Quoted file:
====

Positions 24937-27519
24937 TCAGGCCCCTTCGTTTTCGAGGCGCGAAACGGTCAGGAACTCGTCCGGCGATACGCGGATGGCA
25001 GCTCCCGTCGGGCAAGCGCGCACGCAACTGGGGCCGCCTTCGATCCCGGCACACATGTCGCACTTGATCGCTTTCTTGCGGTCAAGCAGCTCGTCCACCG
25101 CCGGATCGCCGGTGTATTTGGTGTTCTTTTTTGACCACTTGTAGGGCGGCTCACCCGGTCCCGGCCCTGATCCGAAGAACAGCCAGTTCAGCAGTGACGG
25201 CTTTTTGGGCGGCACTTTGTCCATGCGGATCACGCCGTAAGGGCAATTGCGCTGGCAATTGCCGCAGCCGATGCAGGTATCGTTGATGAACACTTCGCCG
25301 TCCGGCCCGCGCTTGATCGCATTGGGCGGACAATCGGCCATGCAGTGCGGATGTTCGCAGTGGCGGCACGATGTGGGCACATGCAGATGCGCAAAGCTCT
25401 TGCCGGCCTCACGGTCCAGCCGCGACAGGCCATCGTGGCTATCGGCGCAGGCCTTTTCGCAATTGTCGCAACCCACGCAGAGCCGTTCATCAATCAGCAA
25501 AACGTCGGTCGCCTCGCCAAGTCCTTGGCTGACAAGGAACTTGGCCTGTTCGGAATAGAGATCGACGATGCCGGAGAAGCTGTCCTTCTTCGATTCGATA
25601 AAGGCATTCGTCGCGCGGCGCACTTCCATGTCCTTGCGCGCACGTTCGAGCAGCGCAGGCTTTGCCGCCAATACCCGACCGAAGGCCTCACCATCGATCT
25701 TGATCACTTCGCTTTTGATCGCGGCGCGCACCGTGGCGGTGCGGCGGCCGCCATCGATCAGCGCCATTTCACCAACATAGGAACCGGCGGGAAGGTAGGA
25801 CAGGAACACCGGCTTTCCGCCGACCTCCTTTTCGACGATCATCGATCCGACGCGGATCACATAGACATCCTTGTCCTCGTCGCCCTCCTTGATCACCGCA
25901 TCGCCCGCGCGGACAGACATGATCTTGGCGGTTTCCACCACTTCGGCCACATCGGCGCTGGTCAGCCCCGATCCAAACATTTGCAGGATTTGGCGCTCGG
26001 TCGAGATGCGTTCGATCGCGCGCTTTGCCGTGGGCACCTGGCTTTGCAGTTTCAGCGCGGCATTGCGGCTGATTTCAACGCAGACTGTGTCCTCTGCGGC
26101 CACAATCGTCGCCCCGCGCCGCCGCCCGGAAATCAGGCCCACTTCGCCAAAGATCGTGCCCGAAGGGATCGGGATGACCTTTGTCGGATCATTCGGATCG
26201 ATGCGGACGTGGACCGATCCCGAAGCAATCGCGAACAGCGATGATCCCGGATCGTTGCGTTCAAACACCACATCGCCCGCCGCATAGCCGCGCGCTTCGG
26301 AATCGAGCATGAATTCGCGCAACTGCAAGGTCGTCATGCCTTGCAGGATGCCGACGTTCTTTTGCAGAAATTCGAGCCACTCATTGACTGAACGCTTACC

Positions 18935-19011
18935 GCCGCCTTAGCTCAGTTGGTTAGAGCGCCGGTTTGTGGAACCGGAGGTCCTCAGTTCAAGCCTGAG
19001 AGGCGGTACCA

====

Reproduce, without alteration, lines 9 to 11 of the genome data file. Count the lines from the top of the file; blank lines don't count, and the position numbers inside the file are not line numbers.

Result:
25601 AAGGCATTCGTCGCGCGGCGCACTTCCATGTCCTTGCGCGCACGTTCGAGCAGCGCAGGCTTTGCCGCCAATACCCGACCGAAGGCCTCACCATCGATCT
25701 TGATCACTTCGCTTTTGATCGCGGCGCGCACCGTGGCGGTGCGGCGGCCGCCATCGATCAGCGCCATTTCACCAACATAGGAACCGGCGGGAAGGTAGGA
25801 CAGGAACACCGGCTTTCCGCCGACCTCCTTTTCGACGATCATCGATCCGACGCGGATCACATAGACATCCTTGTCCTCGTCGCCCTCCTTGATCACCGCA